The Apsara National Authority (ANA) approved requests for small-scale renovation to 601 families within the Angkor Archaeological Park and provided architectural plans for another 50 families in April.
ANA spokesman Long Kosal said on May 9 that the ANA’s Department of Land and Habitat Management in Angkor Park had assessed the sites and approved the renovation of homes and other small structures.
He added that requests were assessed from 196 families in Siem Reap town, 121 in Banteay Srei district, 141 in Prasat Bakong district, 115 in Pouk district, six in Sotnikum district and 22 in Svay Leu district.
“Permission for small construction and renovation work included the dismantling of windows, repairs to chicken coops, duck cages, pig cages, and kitchens and bathroom renovations …,” he said.
Kosal said that in the same period, the department’s architectural team helped approve larger work for 50 families – five in Angkor Thom district, seven in Siem Reap town, 17 in Prasat Bakong district, 13 in Puok district, six in Banteay Srei district, and two in Svay Leu district.
“Those 50 families now have permission to carry out work on a larger scale, such as the demolition of older homes or the construction of new ones,” he added.
In a press release, the ANA said it had thoroughly reviewed the requests and tried to process them free of charge and as quickly as possible.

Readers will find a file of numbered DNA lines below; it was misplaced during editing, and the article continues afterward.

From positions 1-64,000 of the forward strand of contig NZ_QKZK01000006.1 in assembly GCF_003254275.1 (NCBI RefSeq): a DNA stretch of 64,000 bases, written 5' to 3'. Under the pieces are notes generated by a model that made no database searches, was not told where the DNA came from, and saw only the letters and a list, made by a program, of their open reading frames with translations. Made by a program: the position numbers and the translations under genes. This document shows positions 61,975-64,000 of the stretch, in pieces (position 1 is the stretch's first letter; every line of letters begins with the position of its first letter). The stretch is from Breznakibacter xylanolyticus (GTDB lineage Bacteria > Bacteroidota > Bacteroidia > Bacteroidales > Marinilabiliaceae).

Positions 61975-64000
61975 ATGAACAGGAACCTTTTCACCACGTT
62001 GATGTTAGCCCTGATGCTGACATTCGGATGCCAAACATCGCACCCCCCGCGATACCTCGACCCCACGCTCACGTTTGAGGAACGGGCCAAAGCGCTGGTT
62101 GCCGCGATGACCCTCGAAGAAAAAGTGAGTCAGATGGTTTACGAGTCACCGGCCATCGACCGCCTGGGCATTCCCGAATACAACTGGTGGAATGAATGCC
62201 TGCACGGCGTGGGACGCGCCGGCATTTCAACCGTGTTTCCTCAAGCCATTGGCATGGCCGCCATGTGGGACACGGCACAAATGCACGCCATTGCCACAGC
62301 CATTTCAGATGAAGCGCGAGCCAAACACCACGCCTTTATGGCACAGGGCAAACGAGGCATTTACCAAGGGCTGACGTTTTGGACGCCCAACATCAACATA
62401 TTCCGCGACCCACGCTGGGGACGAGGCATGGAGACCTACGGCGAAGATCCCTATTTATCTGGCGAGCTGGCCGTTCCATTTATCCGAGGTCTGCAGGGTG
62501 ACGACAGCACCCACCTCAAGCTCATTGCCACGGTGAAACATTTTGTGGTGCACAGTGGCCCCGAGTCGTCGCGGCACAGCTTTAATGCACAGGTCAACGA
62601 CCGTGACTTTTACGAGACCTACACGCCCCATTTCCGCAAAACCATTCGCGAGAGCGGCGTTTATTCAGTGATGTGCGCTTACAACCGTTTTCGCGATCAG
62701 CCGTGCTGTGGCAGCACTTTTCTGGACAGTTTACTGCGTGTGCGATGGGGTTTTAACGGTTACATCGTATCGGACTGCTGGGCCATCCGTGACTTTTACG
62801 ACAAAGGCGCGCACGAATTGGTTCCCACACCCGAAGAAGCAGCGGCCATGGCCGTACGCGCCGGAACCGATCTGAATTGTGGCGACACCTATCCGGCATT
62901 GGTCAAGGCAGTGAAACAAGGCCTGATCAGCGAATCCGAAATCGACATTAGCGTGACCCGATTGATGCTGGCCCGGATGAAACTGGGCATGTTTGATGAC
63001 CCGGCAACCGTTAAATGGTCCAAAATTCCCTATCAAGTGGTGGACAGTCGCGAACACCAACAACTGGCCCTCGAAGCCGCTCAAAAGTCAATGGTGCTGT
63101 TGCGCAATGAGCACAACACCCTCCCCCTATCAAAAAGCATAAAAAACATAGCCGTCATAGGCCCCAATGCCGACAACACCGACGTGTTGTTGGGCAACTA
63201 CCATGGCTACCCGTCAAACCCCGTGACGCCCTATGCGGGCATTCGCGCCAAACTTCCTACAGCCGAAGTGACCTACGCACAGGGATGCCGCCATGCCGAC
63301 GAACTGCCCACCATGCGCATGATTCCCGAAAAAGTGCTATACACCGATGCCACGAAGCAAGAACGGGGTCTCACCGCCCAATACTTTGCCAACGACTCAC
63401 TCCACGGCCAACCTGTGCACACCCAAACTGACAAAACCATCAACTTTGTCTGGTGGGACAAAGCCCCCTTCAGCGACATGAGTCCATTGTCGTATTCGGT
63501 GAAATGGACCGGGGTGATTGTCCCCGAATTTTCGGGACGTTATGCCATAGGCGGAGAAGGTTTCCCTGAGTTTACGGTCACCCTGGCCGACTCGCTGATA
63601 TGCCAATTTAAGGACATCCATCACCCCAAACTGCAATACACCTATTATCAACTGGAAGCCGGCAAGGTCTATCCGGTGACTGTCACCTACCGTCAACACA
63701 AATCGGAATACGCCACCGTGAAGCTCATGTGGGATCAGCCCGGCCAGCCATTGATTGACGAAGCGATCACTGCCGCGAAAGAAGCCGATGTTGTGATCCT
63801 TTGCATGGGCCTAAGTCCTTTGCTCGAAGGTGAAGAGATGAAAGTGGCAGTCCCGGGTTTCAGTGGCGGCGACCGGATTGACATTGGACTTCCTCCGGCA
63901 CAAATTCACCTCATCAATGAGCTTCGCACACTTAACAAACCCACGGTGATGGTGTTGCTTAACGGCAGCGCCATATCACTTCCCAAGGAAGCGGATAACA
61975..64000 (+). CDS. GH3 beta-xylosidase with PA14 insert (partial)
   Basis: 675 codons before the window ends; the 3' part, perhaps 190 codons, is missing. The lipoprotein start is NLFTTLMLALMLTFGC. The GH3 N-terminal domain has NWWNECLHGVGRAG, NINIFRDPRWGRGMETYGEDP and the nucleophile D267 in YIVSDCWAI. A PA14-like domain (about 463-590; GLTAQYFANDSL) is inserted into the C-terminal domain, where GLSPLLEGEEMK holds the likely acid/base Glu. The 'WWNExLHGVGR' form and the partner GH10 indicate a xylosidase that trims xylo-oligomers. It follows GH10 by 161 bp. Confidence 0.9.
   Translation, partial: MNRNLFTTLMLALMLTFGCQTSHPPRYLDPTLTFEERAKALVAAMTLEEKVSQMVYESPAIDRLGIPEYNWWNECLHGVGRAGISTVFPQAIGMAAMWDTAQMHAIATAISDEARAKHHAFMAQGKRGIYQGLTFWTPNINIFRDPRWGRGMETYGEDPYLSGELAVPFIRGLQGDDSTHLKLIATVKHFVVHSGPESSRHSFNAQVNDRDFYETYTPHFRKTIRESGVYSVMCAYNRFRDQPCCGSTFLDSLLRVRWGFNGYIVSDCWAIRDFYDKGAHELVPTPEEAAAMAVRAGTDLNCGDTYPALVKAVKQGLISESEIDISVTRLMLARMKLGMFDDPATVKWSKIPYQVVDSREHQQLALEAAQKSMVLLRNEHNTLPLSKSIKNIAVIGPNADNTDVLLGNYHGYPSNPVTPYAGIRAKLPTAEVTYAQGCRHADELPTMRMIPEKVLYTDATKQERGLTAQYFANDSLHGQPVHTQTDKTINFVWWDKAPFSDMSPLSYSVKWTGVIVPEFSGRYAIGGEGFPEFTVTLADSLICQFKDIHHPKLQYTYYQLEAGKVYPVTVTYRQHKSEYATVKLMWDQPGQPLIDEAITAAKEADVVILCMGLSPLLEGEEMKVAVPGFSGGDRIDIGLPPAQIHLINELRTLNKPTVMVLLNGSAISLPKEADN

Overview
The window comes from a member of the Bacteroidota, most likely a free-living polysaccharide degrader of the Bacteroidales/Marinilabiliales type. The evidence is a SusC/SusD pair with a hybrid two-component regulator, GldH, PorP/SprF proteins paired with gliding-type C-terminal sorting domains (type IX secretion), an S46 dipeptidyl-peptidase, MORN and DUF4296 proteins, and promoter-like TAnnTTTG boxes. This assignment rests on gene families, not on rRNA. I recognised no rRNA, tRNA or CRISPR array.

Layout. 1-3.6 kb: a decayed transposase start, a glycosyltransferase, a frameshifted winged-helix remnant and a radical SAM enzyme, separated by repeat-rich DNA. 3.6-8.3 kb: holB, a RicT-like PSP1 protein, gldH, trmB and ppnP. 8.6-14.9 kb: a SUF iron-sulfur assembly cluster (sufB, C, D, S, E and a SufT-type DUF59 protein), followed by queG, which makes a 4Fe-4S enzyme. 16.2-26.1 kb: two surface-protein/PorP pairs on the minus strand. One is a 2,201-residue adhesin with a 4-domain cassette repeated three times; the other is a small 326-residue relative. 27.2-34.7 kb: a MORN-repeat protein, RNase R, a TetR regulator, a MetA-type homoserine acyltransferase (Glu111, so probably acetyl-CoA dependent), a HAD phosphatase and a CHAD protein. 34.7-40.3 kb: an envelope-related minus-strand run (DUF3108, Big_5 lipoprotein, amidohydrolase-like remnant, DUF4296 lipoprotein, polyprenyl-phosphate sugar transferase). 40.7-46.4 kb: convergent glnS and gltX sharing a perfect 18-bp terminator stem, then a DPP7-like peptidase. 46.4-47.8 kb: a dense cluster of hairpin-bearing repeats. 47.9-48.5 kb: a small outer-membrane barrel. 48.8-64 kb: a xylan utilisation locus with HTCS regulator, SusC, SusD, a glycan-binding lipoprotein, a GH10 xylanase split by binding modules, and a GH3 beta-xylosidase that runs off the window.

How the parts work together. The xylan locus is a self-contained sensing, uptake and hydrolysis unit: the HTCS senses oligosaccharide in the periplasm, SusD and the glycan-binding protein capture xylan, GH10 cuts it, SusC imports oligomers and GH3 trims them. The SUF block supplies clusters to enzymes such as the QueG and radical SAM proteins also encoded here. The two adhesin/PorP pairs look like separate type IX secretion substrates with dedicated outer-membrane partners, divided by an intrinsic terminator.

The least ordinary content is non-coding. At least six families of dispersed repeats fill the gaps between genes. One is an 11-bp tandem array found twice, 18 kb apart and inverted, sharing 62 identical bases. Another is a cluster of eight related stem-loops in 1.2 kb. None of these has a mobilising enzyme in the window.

ANA teams, it noted, still faced some challenges such as repairs or construction that was carried out before the assessments were complete, while announcements of land for sale in protected areas still took place occasionally.
Kosal called on people who continued to try to get away with such activities to stop, and participate in the preservation of the important cultural asset in the Angkor Park.
“One difficulty we have is that some people who bought land in the past are attempting to sell it. We call on our people to participate in conserving the area. If they want to dismantle homes or construct anything in the Angkor area, please contact the ANA,” he said.
Kosal said the next goal of the ANA’s community working group would be to educate the public so they better understand the ANA’s role and responsibilities when it comes to land use in the protected area of Angkor Park and the procedure for applying for home renovations and construction there.
He warned that in the past the ANA had also implemented serious measures, and that it would not attempt to educate serial offenders forever.